A Jewel In The Crown
President and CEO of Van Cleef & Arpels, Nicolas Bos, conducts his life and pursues his goals with guile, grace and gravitas.
You don't get to navigate French jewellery Maison Van Cleef & Arpels through the fickle rips and tides of contemporary luxury without being an unapologetic romantic. At the core of the company's being, after all, is a love story: that of Estelle Arpels, a young precious-stone dealer's daughter, and Alfred Van Cleef, a Dutch diamond-cutter's son who moved to Paris during Napoleon III's reign. The pair met, married and founded the maison around the turn of the 20th century, and Estelle's three brothers joined the new enterprise shortly after. It's an inception that has infused the company culture ever since. 'It sets the tone of the company,' explains Bos, whose extraordinary natural grace and charm and achievements over the years make him a shoo-in for our 'A Life Uncompromised' series. 'A company that starts with a love story will inevitably feel its influence of that on its evolution. Through it there are certain values and philosophies that have developed throughout the centuries which are related to love, luck and a positive vision for life.' Having joined the Richemont Group in 1992, initially with the Fondation Cartier Pour L'Art Contemporain, Bos moved over to Van Cleef & Arpels to be the maison's Creative and Marketing Director when it was acquired by the luxury giant in 2000. For Bos, all of the company's achievements to date - its encapsulation of Art Deco design mores long before the term was coined; the invention of accessories such as the 'minaudiÃ¨re' vanity case and jewellery-setting techniques such as 'serti invisible'; its hard-earned reputation for courageous gemstone combinations; its continued tight grasp on the poetry of couture - all of it comes down to a knack for aggregating skills, attitudes and experiences to potent effect. 'Van Cleef & Arpels was a house built by two families - so there was always this element, right from the early days, of collaboration and combination of talent,' says Bos. 'At the start of the business you already had a group of talents - some more on the technical side, others on the aesthetics side, others on the business development - and that's had a very strong impact on the internal culture of the company. It's extremely collaborative to this day.' Selecting specific creations for special praise from such a vast repository of excellence as Van Cleef & Arpels' output to date will always furrow the brow, but it would be remiss of this particular title not to single out the Pierre Arpels watch, for starters. First created in 1949, it's the simple, flat and highly elegant antipathy to the kind of bulky Swiss pieces that threaten to gravitate a man's left knuckles to the pavement. Each piece still looks like it grew in situ when placed under a well-chosen tux cuff, especially when paired with the Pierre Arpels 'Sticks' cufflinks in white gold with round diamonds.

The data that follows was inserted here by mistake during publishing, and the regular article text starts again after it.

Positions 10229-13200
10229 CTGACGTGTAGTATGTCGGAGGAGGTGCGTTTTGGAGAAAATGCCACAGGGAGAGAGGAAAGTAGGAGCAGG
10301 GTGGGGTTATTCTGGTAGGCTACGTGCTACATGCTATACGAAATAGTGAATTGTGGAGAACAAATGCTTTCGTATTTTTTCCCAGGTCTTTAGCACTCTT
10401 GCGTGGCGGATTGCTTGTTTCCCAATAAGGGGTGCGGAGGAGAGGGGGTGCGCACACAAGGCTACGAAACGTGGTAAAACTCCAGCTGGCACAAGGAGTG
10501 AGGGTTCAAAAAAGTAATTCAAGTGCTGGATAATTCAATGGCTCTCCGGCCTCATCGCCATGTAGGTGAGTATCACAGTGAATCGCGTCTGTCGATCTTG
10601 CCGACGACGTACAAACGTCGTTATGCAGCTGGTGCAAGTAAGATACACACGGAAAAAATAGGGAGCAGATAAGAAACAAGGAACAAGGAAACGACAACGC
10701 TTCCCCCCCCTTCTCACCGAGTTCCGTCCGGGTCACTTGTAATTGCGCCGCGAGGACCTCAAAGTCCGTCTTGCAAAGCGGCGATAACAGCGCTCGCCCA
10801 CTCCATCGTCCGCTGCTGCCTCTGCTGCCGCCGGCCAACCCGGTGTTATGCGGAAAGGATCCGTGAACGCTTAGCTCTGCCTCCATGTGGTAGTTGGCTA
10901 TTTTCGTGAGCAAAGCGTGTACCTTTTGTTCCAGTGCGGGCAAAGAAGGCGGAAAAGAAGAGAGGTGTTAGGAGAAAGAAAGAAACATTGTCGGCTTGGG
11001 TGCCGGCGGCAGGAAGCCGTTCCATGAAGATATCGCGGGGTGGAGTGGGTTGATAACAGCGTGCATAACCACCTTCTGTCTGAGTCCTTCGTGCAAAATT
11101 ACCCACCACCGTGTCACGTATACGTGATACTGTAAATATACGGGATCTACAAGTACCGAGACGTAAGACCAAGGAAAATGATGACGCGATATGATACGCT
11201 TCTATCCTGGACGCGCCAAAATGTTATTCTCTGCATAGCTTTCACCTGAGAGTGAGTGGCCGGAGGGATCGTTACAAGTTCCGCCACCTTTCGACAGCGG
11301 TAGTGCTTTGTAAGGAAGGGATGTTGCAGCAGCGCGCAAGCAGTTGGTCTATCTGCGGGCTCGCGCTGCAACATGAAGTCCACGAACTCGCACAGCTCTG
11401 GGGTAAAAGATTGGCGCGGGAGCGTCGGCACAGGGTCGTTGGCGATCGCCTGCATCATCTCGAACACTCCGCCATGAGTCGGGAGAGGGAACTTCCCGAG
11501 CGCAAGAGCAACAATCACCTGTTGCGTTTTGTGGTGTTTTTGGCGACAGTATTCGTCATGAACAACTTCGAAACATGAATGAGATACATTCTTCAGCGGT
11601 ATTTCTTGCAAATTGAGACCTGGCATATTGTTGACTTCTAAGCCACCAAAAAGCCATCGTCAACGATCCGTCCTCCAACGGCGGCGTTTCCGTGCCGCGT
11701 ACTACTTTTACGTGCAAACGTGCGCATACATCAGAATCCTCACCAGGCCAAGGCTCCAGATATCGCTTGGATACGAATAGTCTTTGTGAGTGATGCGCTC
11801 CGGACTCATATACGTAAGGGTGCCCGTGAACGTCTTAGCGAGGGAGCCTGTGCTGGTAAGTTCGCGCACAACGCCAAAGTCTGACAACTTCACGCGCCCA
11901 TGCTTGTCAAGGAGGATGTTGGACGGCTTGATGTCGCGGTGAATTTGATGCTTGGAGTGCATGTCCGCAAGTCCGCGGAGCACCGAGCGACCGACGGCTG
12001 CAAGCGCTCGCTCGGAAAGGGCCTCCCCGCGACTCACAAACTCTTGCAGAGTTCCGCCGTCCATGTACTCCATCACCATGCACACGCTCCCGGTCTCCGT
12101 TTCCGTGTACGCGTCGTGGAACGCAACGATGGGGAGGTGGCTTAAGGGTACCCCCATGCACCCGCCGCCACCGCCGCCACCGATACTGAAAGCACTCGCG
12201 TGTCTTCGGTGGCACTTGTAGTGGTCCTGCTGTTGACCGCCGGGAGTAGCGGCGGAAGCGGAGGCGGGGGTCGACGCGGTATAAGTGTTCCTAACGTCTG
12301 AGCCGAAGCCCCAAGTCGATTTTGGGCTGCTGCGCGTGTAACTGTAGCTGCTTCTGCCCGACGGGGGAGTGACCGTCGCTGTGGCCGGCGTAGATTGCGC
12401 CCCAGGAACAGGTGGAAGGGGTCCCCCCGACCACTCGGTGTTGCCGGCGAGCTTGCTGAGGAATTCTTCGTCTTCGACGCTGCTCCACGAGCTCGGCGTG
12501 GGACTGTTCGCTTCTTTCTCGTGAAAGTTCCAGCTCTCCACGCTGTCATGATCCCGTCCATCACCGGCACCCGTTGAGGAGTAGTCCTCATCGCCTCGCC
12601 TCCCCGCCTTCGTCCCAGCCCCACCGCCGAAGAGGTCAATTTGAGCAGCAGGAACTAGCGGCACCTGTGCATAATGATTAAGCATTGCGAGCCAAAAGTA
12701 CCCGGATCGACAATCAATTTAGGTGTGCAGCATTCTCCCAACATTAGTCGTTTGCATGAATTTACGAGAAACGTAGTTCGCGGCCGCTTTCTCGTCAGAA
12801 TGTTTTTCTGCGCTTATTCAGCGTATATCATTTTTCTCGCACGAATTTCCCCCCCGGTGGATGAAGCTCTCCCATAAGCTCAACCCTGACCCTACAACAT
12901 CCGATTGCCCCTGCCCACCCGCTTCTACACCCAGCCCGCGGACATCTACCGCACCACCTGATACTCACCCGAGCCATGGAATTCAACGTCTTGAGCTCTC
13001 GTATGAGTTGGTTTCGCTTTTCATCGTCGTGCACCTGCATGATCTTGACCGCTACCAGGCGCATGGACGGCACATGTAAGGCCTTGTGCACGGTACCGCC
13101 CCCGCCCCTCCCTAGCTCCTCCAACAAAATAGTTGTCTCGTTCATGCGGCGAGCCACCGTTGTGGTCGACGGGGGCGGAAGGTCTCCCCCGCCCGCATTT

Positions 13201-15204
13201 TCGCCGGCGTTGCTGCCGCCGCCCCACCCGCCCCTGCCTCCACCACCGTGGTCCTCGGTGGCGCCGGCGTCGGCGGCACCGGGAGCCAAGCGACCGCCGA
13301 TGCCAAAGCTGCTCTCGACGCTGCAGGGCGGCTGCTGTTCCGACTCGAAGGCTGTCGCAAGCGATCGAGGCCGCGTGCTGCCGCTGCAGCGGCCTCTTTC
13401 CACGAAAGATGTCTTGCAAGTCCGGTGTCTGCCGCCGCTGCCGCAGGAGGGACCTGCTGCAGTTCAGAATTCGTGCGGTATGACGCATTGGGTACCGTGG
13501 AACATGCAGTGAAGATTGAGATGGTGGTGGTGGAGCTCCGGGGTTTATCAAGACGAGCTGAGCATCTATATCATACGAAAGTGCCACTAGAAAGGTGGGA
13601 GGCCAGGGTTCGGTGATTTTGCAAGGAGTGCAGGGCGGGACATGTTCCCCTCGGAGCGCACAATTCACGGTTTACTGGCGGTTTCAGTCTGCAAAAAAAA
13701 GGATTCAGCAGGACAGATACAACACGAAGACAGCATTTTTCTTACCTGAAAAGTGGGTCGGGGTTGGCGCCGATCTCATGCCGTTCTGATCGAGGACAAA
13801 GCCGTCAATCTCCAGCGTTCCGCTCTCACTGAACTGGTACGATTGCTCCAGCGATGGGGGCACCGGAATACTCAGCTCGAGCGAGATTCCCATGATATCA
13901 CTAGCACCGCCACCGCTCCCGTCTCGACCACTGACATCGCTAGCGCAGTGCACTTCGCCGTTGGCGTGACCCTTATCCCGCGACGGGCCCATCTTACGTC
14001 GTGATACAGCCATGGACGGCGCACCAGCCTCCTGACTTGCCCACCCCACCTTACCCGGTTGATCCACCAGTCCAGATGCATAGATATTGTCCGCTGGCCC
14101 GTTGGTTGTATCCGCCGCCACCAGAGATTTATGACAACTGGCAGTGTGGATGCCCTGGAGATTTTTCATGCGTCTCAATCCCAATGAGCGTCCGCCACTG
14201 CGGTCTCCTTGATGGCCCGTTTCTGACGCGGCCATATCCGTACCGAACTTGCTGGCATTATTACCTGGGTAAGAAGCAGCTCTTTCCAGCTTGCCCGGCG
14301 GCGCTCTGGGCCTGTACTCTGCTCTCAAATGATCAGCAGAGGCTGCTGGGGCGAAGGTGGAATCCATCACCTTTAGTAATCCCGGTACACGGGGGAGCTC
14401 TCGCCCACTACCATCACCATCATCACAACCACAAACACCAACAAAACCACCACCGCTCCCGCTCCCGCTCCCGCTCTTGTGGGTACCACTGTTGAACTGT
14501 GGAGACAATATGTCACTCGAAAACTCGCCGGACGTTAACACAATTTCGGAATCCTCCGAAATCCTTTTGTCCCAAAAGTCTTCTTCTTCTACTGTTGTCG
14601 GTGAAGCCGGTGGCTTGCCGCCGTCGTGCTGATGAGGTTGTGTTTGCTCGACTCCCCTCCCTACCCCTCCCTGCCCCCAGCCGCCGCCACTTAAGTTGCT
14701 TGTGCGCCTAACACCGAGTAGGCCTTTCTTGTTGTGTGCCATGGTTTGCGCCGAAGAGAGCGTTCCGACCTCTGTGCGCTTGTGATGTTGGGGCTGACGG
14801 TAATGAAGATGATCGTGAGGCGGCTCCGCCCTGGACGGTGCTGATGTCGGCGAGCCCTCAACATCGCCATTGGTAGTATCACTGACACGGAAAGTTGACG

As a man whose approach is firmly rooted in the brand's glittering heritage, it's safe to speculate that Bos's role entails being a kind of unofficial company historian. Does he spend a lot of time perusing the extensive archives? 'It's a permanent source of inspiration,' he says. 'We live day-to-day with this patrimony, and our designers therefore work very closely with the company archivists. Every time we embark on a new collection, the first thing we do is to look at what's been done in the past. We're lucky to have very comprehensive archives - thousands and thousands of documents and drawings.' The benefits, he says, are manifold.
'It works in several ways. Firstly, you always need to remember where you've come from. Secondly, when you look at a specific design, it's very important to make sure that what you create next will be a new chapter of the same story. You never want to be just repeating from the past - this is something I'm very careful about. Continuity is key.'It is Bos's devotion to continuity that has seen him apply his efforts to the same luxury house for so many years. 'There's always so much more to discover with a brand like Van Cleef & Arpels, and so many opportunities arising, and you need time to realise them,' he says. 'New concepts take years to develop. Patenting a new watchmaking technique can take four, five, maybe eight years. So to see ideas through properly, you'd better stay for a while. It takes 20 years to train a stone expert. It takes at least decade to train up a very good designer. I feel comfortable in a world where time is an asset, and not something you're fighting against.' And there, encapsulated in a single sentence, you have a philosophy towards innovation from which many of us could benefit a great deal.